Reading books about music is a weird one – it’s using one sense to describe another; a bit like listening to a painting or eating a scent. Unlike the previous two examples, though, books and music go very well together.
Simon Reynolds eats and breathes music as well as writing it – and his enduring love for the small details and gossipy minutiae of post-punk music as well as the tunes themselves are blindingly evident in Rip It Up And Start Again. Postpunk is the genre that shaped not only what we listen to but how we listen to it today. Told in chapters exploring the history and impact of bands in Europe and North America, it’s incredibly compelling – and much more informal than the title would leave you to believe.
Patti Smith’s heartbreaking memoir of the times she spent in New York as a young ‘un, trying to scrape a living and keep creative body and soul together despite extreme poverty is beautifully written – Smith is more a poet than a musician. With her partner-in-crime and love-of-her-life, the controversial photographer Robert Mapplethorpe, Smith exemplifies the utter slog that is the true musician’s journey.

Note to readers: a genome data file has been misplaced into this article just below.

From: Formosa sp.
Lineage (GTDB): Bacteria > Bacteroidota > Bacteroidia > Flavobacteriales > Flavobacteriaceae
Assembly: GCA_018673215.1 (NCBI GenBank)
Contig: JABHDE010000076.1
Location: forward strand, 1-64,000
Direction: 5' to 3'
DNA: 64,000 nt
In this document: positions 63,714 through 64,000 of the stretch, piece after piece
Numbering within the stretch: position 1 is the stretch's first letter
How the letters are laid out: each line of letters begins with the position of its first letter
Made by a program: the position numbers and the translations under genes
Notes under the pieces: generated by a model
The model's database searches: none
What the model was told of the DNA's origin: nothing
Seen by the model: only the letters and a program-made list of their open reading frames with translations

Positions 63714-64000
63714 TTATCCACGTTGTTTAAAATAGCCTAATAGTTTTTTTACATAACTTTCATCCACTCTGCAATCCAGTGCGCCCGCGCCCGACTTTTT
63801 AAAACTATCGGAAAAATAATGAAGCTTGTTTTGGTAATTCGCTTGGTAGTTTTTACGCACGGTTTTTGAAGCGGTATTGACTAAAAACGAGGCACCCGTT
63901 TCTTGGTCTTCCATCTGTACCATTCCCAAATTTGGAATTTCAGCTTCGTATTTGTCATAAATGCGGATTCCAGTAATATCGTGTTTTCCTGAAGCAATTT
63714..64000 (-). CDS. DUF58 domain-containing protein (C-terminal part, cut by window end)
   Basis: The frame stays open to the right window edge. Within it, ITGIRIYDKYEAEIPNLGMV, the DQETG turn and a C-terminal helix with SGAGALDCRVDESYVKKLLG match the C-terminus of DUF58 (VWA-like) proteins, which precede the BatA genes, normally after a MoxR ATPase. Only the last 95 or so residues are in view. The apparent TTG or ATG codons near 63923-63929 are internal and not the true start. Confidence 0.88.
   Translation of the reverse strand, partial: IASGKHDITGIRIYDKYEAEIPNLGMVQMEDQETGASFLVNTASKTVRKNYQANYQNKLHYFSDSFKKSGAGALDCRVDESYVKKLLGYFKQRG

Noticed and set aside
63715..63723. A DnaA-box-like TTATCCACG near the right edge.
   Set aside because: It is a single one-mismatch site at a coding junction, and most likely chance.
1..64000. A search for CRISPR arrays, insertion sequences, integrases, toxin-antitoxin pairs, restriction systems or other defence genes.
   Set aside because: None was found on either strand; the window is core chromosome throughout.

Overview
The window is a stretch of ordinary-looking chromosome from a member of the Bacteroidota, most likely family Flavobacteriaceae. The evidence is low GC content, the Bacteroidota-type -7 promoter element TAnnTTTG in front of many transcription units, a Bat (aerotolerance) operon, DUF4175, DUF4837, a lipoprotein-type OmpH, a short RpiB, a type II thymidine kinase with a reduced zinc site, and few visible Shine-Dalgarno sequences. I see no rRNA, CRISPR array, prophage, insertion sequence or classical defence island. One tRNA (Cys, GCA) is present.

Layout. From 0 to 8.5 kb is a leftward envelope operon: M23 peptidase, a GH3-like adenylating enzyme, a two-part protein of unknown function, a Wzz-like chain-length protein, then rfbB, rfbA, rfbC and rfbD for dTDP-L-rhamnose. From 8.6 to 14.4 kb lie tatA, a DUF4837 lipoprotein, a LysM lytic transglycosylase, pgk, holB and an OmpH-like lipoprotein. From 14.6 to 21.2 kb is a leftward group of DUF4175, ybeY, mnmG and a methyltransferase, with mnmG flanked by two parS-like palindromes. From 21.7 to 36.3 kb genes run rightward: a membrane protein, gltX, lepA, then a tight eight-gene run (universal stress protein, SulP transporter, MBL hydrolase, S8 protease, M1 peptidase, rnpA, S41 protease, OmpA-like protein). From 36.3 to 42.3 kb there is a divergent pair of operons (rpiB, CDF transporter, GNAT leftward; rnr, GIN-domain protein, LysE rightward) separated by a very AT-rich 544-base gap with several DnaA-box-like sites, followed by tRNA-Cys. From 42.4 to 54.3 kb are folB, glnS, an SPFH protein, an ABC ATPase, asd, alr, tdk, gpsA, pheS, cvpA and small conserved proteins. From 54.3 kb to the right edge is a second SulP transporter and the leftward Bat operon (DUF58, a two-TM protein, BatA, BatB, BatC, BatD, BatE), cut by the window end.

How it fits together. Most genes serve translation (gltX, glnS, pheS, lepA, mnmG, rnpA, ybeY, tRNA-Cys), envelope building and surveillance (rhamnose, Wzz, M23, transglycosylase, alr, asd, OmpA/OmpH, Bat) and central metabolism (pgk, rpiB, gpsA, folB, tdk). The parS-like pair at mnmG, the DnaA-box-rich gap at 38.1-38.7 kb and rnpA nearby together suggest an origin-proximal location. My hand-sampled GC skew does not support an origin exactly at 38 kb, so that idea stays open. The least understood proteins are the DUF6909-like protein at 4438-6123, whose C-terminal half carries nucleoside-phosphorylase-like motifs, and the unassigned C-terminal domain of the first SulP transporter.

On the other end of the biography scale, Keith Richard’s surprisingly candid memoir is overflowing with bacchanalian excess and a few questionable cases of extreme moral turpitude. For example, Richards stole Brian Jones’ girlfriend Anita Pallenberg (I wouldn’t feel too sorry for Jones – he was physically violent towards Pallenberg) when, on a chauffeured car trip in Morocco, she decided to give Richards an, um, oral refresher course. What the chauffeur had to say about that was not recorded in the book.
More about the theory of music than legendary guitarists getting serviced in limos, This Is Your Brain On Music tells us why we love the music that we do and how some people make better musicians than others. Here’s a clue; it’s all in our heads, or to be precise, in our brains. Frankly, there’s no better person to write this book than Levitin, who was once a music producer and is now a cognitive neuroscientist.
Disturbingly, the female recorders of music history tend to be erased or forgotten despite their contributions, so it’s always good to see a compendium of women’s works. You might be asking what the difference is between a woman criticising an album versus a man (quick answer – almost nothing) but this book is important as it records those almost-forgotten voices.
Sarah Waldron is @The_Licentiate